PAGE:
Generally most of the rights in personam, are positive rights and rights in rem are mostly negative rights.
  4. Proprietary and Personal Right — The aggregate of a man’s proprietary rights constitutes his estate, his assets and his property. They have some monetary and economic significance and are elements of wealth.
    For example , money in one’s pocket or in bank , right to debt ,land ,houses etc. are proprietary rights.
    On the other hand , personal rights are of no monetary value for example , right of reputation, personal liberty etc.
  5. Rights in re propria and in re aliena : – Right in propia means right over one’s own property and right in re aliena means right over the property of someone else .The latter may also be called as encumbrances using the term in widest sense.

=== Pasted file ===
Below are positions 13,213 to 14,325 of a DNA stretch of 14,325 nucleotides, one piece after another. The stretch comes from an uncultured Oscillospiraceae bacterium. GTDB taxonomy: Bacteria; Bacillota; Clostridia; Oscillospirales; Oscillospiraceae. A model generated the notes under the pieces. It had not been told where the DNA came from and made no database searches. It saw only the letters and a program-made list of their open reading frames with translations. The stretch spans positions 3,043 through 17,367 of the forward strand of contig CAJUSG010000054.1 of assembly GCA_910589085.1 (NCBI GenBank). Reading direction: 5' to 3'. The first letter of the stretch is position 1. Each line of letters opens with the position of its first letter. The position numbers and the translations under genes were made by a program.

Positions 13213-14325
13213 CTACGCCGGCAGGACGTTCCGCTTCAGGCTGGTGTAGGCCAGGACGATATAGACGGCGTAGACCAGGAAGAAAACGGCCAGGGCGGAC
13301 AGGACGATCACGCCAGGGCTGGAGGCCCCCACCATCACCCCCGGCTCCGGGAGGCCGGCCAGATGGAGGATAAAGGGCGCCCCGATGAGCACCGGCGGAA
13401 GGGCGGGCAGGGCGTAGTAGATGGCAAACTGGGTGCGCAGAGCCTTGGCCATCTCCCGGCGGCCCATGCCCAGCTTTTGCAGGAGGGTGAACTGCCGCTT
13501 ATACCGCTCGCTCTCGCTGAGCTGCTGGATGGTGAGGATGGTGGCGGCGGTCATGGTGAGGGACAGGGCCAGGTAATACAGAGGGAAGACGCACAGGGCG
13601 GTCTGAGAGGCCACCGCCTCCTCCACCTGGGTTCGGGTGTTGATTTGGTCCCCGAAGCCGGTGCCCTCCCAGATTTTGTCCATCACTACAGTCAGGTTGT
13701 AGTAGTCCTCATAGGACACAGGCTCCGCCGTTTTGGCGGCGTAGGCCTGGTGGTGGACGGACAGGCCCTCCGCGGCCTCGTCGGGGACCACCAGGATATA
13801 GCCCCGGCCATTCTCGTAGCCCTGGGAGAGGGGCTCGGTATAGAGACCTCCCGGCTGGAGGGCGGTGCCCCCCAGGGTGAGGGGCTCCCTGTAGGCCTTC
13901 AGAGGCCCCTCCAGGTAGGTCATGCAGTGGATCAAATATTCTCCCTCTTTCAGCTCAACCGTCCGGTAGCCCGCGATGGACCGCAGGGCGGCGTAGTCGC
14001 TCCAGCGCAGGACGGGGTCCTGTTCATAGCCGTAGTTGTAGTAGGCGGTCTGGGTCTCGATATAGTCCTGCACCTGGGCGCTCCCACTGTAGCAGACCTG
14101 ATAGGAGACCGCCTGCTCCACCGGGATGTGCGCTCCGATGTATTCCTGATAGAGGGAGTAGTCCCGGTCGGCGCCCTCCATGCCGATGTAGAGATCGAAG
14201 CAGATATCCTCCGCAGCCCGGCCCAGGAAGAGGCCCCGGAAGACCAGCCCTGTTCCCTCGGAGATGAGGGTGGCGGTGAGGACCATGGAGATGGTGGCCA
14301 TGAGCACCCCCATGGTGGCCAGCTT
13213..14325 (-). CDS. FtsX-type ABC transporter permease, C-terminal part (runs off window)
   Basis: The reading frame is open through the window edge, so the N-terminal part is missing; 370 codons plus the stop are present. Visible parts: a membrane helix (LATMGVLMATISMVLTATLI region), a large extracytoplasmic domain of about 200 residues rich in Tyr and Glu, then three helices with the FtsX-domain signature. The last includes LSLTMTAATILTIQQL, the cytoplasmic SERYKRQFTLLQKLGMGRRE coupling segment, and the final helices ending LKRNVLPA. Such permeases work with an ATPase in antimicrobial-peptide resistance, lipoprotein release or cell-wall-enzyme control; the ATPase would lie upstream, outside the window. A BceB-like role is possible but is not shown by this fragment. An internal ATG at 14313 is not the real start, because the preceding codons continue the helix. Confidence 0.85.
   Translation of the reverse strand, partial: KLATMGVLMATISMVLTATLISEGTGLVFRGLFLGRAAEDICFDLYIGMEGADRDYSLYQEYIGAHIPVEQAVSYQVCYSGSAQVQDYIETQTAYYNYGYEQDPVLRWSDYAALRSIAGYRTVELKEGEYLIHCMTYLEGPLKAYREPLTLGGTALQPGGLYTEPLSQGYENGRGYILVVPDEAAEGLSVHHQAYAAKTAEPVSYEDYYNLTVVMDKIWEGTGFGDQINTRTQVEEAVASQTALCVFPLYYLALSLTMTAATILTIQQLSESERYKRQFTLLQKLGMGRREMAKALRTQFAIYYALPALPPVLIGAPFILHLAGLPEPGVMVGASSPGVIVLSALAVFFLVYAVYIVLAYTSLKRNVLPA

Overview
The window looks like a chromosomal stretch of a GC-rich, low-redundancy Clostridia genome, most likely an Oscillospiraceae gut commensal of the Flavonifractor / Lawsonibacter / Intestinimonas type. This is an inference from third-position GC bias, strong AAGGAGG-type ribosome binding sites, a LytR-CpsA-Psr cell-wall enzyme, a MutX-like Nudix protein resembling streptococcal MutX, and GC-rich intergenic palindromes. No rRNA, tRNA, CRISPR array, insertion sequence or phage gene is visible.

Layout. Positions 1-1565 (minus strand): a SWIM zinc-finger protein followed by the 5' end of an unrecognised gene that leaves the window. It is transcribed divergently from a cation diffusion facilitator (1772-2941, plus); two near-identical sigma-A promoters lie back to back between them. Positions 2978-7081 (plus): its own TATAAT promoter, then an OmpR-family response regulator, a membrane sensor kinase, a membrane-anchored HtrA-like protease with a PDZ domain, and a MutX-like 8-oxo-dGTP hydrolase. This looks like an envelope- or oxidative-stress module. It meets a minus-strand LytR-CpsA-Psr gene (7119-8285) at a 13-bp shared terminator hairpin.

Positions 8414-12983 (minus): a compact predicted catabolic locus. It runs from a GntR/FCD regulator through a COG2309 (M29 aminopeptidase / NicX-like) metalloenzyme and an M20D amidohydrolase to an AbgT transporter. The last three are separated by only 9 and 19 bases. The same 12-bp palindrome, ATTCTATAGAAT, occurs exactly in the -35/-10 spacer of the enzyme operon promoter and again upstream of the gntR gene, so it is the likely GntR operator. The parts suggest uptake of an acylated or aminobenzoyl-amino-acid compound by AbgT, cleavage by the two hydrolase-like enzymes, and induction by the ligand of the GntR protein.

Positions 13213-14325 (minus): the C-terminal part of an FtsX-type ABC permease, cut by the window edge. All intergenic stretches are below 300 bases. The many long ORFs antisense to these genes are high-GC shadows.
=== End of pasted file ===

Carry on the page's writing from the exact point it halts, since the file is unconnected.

The most absolute power which the law gives over a thing I’d called the right of dominium. This is a real right in a thing which is one’s own , and is called re propria. But in some cases man may have rights in property less than full ownership , the dominum being , in fact , vested in another . Such rights are called rights in aliena.
    For example – if House of A of which he is the real owner put it on mortgage to B in order to obtain loan. In this , earlier A has in re propria right in his house and after mortgage the house , he has devided it’s interest and thus creates right for the B which is called re aliena.
    There are four kind of encumbrances:
    • Lease
    • Servitude
    • Security and